• project grouping
  • support for ruby applications
  • support for iOS applications
  • notification system and the API
  • nice test result output
  • user management system

CI server and software as a service

Trend of moving to the cloud computing had also affected CI servers. There are
more and more solutions that are being developed as a services. Is choosing a
service instead of setting up a server is a good idea?

Well, there’s no right answer for this. As with everything there are some pros
and cons.

On one hand you neither need infrastructure nor have to set up the application
itself. No doubt that it saves time spent both on maintenance and set up (and
this can be a lot in case of some solutions).

On the other hand you don’t have direct control of the environment (unless it
was taken into consideration by the developers) so if for any reason you
require a newer version of library than the one provided on test machine or if
you want to test against another os or you want to affect environment any other
way it requires contact with the support.

Another thing is that most of those solutions are tied to Github account. This
means two things. First you need to keep your code on Github, and this is not a
big deal. But the other one might hurt. It does not support user management. So
granting access to customer becomes a lot harder.

And last but not least – if you have a private projects using software as a
service solution means that you have to trust another party.

Software as a service solutions


Semaphoreapp logo Semaphore is hosted CI
application for ruby. It supports Github based collaboration and is integrated
with Github. Configuration is easy and builds are really fast. Various kinds of
notifications and aggregation of build history are supported.

Unfortunately it’s only for ruby, but most our projects are in ruby so it’s
worth trying.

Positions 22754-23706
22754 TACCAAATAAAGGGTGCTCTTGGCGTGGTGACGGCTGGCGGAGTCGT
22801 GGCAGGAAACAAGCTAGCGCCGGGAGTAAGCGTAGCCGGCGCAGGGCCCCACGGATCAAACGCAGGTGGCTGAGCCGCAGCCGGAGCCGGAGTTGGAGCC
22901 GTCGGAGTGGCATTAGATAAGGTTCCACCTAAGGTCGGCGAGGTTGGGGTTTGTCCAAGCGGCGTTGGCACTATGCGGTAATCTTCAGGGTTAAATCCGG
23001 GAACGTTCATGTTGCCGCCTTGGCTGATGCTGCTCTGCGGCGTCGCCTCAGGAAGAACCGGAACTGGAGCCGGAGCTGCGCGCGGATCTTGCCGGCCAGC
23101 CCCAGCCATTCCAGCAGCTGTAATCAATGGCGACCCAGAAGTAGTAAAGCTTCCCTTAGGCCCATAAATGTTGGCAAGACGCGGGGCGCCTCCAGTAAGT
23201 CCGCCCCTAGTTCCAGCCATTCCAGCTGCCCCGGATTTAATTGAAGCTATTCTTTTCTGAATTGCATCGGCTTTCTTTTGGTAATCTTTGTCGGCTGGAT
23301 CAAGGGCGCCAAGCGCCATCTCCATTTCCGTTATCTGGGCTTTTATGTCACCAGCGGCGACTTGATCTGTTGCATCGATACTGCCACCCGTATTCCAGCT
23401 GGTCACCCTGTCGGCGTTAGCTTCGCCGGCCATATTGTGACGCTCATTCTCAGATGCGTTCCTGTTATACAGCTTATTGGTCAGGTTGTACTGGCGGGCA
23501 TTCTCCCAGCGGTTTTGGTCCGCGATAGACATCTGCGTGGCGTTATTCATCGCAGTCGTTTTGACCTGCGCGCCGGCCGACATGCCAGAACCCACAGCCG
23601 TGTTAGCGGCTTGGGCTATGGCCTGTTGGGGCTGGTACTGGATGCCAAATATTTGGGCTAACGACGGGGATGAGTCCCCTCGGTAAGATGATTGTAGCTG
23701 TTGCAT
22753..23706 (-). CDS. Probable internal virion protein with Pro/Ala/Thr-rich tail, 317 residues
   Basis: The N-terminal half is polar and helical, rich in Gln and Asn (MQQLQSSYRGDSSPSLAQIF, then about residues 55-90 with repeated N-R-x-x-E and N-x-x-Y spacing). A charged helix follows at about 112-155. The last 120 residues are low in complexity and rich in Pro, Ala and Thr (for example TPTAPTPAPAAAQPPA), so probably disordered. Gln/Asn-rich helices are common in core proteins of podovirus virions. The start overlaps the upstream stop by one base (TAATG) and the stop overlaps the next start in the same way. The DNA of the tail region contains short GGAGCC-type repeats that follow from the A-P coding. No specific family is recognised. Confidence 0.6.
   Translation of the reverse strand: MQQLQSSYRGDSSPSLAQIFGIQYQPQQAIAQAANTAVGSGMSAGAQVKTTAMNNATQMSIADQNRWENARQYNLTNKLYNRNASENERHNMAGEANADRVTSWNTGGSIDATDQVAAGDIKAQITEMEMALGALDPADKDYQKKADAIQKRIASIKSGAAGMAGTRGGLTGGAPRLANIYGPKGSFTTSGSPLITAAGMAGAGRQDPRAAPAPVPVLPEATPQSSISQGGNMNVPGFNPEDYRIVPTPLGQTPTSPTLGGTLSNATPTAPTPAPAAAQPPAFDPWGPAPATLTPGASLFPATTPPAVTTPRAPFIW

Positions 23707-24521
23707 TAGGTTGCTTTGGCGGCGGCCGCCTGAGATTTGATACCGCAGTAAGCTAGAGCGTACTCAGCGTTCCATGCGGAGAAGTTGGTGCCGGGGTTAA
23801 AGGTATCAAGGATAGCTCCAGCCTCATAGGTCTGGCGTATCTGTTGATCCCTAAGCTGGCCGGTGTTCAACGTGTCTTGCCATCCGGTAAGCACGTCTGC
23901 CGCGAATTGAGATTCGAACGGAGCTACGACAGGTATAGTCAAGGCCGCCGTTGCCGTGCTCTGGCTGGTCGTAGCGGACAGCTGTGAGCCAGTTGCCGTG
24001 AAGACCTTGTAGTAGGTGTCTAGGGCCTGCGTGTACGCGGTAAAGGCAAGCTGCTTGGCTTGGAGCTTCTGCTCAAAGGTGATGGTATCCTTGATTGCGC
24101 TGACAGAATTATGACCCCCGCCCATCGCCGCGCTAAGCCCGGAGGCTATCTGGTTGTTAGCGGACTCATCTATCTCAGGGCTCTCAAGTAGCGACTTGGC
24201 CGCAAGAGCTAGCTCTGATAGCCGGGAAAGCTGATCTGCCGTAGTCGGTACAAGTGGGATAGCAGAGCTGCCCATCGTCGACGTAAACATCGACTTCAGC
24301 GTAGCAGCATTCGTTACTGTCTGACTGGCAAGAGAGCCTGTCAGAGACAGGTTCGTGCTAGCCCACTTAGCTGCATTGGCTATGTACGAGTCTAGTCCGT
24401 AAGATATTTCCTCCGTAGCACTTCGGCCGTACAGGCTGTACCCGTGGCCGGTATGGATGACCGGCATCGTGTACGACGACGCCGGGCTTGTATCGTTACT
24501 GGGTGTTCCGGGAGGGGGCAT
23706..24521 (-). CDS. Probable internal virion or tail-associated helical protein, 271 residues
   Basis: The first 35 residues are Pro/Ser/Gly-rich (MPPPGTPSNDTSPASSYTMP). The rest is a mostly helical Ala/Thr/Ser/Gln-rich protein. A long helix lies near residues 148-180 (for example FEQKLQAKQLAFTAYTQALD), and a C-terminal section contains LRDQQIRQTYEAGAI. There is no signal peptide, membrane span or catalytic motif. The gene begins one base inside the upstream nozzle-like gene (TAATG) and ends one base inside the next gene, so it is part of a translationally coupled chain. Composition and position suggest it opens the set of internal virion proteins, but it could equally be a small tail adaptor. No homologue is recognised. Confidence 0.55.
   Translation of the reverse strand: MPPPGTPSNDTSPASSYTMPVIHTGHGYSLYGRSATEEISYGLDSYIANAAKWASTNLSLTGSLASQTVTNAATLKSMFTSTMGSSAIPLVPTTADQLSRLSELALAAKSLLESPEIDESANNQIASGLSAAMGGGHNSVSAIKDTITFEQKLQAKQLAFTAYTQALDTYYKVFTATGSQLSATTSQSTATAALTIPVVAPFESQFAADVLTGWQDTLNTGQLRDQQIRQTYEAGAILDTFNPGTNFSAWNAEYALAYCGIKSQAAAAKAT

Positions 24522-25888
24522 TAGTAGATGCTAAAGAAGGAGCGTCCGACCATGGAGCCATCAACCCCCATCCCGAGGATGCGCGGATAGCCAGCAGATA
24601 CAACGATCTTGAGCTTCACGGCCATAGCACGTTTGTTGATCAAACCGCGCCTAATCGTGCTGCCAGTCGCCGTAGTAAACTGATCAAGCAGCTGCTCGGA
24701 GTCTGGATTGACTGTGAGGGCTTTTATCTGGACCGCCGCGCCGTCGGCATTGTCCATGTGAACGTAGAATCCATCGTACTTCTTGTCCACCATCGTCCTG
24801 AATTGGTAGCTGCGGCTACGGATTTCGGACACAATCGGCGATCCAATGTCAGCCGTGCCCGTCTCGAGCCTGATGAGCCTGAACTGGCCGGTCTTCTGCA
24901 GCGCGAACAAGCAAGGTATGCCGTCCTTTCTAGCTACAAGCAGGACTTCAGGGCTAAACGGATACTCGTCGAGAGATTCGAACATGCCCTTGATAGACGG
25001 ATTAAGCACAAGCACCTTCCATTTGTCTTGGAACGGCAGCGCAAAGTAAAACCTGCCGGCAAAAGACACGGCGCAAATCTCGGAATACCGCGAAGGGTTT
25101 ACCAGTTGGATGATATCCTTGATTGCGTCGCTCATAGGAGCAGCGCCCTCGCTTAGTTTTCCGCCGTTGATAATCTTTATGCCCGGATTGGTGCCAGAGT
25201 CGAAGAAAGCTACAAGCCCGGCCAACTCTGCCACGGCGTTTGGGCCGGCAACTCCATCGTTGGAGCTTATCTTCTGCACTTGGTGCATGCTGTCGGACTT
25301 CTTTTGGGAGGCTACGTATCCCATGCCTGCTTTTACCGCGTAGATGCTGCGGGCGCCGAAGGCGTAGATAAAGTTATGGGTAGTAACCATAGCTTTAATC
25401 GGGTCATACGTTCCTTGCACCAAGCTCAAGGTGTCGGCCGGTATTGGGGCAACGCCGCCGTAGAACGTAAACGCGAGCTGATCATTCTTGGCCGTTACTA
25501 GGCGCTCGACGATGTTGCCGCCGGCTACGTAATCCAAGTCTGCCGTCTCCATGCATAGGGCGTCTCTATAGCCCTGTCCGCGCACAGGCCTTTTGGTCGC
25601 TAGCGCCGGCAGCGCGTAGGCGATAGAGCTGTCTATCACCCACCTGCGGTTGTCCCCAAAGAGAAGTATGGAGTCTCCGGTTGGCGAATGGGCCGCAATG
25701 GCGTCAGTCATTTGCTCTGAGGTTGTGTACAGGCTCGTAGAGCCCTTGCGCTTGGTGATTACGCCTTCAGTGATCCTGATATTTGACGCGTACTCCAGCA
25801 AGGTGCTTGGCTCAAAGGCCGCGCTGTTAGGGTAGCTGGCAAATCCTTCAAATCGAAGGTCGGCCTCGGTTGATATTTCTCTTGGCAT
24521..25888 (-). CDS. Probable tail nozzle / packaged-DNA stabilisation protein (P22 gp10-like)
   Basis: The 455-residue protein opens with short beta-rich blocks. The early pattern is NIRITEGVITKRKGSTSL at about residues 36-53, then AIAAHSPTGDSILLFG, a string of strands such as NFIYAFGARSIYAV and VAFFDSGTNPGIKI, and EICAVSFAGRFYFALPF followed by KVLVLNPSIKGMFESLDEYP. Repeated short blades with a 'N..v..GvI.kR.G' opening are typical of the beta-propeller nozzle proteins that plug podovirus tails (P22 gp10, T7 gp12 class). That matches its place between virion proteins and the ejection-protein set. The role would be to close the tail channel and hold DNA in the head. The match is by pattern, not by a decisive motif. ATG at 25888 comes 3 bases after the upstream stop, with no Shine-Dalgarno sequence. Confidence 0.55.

Registration is really fast and easy. After entering email and choosing a
password the account is linked to Github. User can choose if he likes to build
only public or both public and private projects. The system is distributed –
every build is executed on separate virtual machine. This seems promising but
unfortunately one cannot do much in terms of tweaking virtual machine options
during the build setup. There’s possibility of choosing ruby version, database
server (if needed). User also has access to couple of environment variables, but
that’s it.

Build configuration is really easy. To add new project you just need to click a
button, choose project from your imported Github repositories list (admin access
for proper hook configuration) and select a branch. Semaphore then scans the
source code and predicts the build configuration. This works surprisingly well.
After customization of generated config you’re good to go. Only selected
branches are built and post post receive hooks are configured by the service so
no additional tweaking is required for building only on source code change is
required. The configuration panel is very clear and tweaking build configuration
is super easy.

Unfortunately build setting are shared by all branches so if you need to build
one branch against different ruby version or database or with just a different
build script you have to add same Github project with new settings again.
Adding new project is not a big deal but it interferes with project grouping.

The only grouping that is available is via repositories. Unfortunately if you
add a repository for a second time (should it be a mistake or because of
configuration differences) both will be displayed as separate projects. So this
feature is not well supported.

Wide range of notification methods is supported. Unfortunately email
notifications are configured by user. On the other hand other tools (like
hipchat, campfire or webhooks) are supported. There’s also an API which is well